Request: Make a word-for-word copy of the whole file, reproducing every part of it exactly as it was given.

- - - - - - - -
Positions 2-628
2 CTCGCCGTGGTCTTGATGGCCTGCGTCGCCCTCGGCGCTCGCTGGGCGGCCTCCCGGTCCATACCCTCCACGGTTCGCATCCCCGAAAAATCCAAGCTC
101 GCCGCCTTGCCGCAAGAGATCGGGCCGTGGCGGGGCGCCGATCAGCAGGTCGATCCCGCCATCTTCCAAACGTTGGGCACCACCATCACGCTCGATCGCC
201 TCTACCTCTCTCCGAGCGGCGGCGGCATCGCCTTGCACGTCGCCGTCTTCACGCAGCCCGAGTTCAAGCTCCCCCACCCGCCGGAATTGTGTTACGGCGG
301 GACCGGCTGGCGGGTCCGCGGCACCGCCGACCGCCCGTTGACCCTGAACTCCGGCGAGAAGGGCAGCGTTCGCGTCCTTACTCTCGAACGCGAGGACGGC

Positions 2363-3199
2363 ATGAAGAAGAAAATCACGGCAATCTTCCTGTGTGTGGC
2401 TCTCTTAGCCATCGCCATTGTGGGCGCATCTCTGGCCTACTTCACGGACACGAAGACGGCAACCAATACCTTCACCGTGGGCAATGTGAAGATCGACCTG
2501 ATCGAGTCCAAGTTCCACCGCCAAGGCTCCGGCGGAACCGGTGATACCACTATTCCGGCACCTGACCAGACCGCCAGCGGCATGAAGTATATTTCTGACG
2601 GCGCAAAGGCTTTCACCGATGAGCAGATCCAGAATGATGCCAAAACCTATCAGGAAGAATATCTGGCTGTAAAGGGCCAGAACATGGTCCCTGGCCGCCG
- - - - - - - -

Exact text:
Positions 2-628
2 CTCGCCGTGGTCTTGATGGCCTGCGTCGCCCTCGGCGCTCGCTGGGCGGCCTCCCGGTCCATACCCTCCACGGTTCGCATCCCCGAAAAATCCAAGCTC
101 GCCGCCTTGCCGCAAGAGATCGGGCCGTGGCGGGGCGCCGATCAGCAGGTCGATCCCGCCATCTTCCAAACGTTGGGCACCACCATCACGCTCGATCGCC
201 TCTACCTCTCTCCGAGCGGCGGCGGCATCGCCTTGCACGTCGCCGTCTTCACGCAGCCCGAGTTCAAGCTCCCCCACCCGCCGGAATTGTGTTACGGCGG
301 GACCGGCTGGCGGGTCCGCGGCACCGCCGACCGCCCGTTGACCCTGAACTCCGGCGAGAAGGGCAGCGTTCGCGTCCTTACTCTCGAACGCGAGGACGGC

Positions 2363-3199
2363 ATGAAGAAGAAAATCACGGCAATCTTCCTGTGTGTGGC
2401 TCTCTTAGCCATCGCCATTGTGGGCGCATCTCTGGCCTACTTCACGGACACGAAGACGGCAACCAATACCTTCACCGTGGGCAATGTGAAGATCGACCTG
2501 ATCGAGTCCAAGTTCCACCGCCAAGGCTCCGGCGGAACCGGTGATACCACTATTCCGGCACCTGACCAGACCGCCAGCGGCATGAAGTATATTTCTGACG
2601 GCGCAAAGGCTTTCACCGATGAGCAGATCCAGAATGATGCCAAAACCTATCAGGAAGAATATCTGGCTGTAAAGGGCCAGAACATGGTCCCTGGCCGCCG